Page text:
Secret Santa over SMS with Twilio

Update 11/29/21

This project is still alive but the instructions in this blog post are out of date. Visit the GitHub repo for the latest instructions on how to run it.


Use this code to pick Secret Santas over SMS with Twilio.

My family does a sibling Secret Santa (plus spouses) every year. We live in a few different cities, and we forgot to do it on Thanksgiving so we were out of luck as far as picking in person. My sisters know what I do for a living so they joked over text that I should “write a code”. (Software is truly eating the world.)

I knew there were services out there to do remote Secret Santa, but they were all over email. I knew everyone’s phone number and I knew that they would check their texts far more often than their email, so I really wanted something to deliver the recipients over SMS.

I found a Ruby script out there to do the same thing, but I wanted some additional logic and its been a few years since I wrote Ruby, plus I’ve always wanted to play around with Twilio. Sounds like a recipe for a nice Saturday project.

“Hey, I want to use this!”

Go for it! You’ll need some coding knowledge since it needs to be run from the command line and the configuration needs to be created in JSON. I tried to write up some good usage instructions over on the GitHub repo, but let me know if anything doesn’t work for you.

The biggest downside I found is that Twilio forces you to put a minimum of $20 in your account, so even though my script (including some test messages) only cost ~$1.50 to run, I still had to spend $20. I figured it will last the next 20 Christmases though :)

The spouse rule

My siblings also added an extra wrinkle. There are 8 people total (including spouses) but we wanted to avoid a person getting their own spouse as their Secret Santa. (As one person put it, “I don’t wanna be cheated out of a present!“) This was the additional logic I mentioned above. The config for the project allows you to specify people that a person can’t get as their recipient.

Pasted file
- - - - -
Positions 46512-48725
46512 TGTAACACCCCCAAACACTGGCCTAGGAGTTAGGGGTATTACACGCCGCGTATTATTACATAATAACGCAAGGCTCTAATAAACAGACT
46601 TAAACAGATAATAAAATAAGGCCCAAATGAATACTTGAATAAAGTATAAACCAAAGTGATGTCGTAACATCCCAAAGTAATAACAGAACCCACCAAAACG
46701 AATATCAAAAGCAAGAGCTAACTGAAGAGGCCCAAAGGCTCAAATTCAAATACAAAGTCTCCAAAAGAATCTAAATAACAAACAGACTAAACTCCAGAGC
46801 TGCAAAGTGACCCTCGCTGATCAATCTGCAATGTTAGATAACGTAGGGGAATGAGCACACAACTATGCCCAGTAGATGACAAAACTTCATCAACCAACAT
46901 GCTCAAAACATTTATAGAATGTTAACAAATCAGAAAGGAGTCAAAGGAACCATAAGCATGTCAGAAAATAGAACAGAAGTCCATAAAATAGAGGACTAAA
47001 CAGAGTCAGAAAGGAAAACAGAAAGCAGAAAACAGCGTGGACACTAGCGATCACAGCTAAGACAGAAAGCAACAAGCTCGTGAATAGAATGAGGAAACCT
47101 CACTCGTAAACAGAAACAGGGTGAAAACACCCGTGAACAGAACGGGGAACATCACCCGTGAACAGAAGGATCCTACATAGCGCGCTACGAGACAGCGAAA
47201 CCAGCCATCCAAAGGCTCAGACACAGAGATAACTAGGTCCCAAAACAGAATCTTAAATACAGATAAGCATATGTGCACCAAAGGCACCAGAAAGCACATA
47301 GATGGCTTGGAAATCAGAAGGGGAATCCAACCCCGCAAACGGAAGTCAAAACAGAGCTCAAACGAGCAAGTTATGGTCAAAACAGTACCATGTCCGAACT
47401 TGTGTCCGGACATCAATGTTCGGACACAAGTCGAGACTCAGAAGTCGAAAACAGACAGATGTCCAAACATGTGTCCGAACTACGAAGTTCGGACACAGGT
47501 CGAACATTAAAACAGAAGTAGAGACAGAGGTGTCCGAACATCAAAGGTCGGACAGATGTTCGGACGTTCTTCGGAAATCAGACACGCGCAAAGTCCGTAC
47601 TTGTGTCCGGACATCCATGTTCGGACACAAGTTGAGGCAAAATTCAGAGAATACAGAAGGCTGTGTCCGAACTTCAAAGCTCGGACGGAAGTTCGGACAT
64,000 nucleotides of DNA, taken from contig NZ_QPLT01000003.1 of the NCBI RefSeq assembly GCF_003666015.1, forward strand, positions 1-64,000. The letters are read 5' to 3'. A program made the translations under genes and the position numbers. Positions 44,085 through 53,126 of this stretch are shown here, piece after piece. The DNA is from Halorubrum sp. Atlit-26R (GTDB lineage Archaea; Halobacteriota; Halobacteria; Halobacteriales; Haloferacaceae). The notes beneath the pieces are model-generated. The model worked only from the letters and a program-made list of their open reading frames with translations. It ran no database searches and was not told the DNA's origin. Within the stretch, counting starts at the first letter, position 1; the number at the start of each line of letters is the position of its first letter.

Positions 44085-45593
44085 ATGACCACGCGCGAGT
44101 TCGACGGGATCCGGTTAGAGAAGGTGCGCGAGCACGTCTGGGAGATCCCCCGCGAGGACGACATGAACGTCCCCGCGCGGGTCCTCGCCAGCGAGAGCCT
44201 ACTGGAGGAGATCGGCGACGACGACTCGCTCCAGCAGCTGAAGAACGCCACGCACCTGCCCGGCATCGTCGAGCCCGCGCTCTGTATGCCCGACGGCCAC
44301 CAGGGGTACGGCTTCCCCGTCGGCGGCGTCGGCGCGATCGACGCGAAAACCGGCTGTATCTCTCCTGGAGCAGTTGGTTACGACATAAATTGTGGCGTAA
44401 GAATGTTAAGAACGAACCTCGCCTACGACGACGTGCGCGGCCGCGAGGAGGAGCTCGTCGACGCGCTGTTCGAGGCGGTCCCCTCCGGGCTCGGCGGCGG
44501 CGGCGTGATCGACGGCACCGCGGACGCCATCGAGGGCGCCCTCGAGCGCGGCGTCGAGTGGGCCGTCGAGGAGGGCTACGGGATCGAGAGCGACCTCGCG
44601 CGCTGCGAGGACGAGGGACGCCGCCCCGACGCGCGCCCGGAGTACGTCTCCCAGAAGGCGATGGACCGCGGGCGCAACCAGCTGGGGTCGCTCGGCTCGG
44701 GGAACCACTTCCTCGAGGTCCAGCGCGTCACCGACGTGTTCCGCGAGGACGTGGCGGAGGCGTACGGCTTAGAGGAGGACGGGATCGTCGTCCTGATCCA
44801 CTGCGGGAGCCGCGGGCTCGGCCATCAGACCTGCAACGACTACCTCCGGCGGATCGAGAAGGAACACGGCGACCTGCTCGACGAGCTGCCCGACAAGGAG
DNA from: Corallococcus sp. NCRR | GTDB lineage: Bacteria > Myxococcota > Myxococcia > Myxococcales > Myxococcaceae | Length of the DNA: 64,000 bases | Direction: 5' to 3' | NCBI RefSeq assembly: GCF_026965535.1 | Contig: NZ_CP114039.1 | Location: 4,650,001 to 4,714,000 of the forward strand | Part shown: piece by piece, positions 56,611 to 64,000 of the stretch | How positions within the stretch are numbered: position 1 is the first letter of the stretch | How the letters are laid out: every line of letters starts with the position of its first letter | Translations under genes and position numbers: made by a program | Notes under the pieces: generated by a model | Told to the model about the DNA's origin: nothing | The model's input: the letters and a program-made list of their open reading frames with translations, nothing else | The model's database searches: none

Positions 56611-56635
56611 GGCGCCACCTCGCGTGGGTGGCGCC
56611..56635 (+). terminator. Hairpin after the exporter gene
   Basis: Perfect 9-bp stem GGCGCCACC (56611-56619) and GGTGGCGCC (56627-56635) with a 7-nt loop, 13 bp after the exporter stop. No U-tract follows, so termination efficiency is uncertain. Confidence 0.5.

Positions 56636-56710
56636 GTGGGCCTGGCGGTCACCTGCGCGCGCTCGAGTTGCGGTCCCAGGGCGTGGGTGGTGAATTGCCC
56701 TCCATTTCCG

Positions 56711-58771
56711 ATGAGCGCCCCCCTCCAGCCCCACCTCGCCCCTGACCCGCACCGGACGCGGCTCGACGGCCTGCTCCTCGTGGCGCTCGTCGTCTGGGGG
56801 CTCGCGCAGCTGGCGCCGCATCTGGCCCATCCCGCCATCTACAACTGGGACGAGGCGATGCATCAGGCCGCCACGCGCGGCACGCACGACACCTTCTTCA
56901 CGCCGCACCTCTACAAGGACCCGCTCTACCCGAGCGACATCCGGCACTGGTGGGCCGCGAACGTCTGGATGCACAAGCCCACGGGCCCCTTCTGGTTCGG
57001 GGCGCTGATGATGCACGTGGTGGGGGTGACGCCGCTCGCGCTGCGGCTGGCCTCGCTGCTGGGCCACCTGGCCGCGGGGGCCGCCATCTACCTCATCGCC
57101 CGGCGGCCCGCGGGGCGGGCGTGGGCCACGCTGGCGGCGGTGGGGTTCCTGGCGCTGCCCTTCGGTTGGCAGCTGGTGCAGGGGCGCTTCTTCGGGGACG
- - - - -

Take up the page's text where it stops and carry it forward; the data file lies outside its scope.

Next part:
“Hey, I got myself!”

The code is over on GitHub if you want to check it out in full, but I wanted to outline one interesting part. There is always the possibility that the last person to select their recipient will get themself. Then the whole process has to start over (or you could just get yourself a footbath).

I banged my head against why my tests passed sometimes, and failed other times (I eventually fixed the false positive by making the tests run 2500 times).

Recursion to the rescue!

I’m using Lodash’s reject method to remove any people from the participants that is themself, a person they should skip, or a person already used. Then if there is no valid recipient, the function gets called again. And then again, and again (if it keeps failing). Good thing computers excel at doing stuff over and over again.

import { contains, reject, sample, clone, shuffle } from "lodash"

const isMe = (me) => (p) => ===
const isSkip = (me) => (p) =>
  Array.isArray(me.skip) ? contains(me.skip, : false
const isUsed = (used) => (p) => contains(used,
const rejector = ({ used, participant }) => (p) =>
  isMe(participant)(p) || isSkip(participant)(p) || isUsed(used)(p)

const pickRecipients = (participants) => {
  const results = []
  const used = []
  const shuffled = shuffle(participants)

  for (let i = 0, m = shuffled.length; i < m; i++) {
    const participant = clone(shuffled[i])
    const recipient = sample(reject(shuffled, rejector({ used, participant })))

    // If we reached a state where a participant will not get a valid
    // recipient then try again
    if (!recipient) return pickRecipients(shuffled)

    participant.recipient =

  return results

export default pickRecipients

This took me a little bit to figure out, partly because I forgot about the scenario where you are forced to pick yourself. I took a break and suddenly “RECURSION!” popped into my head, and I shook my head that I didn’t think of it sooner.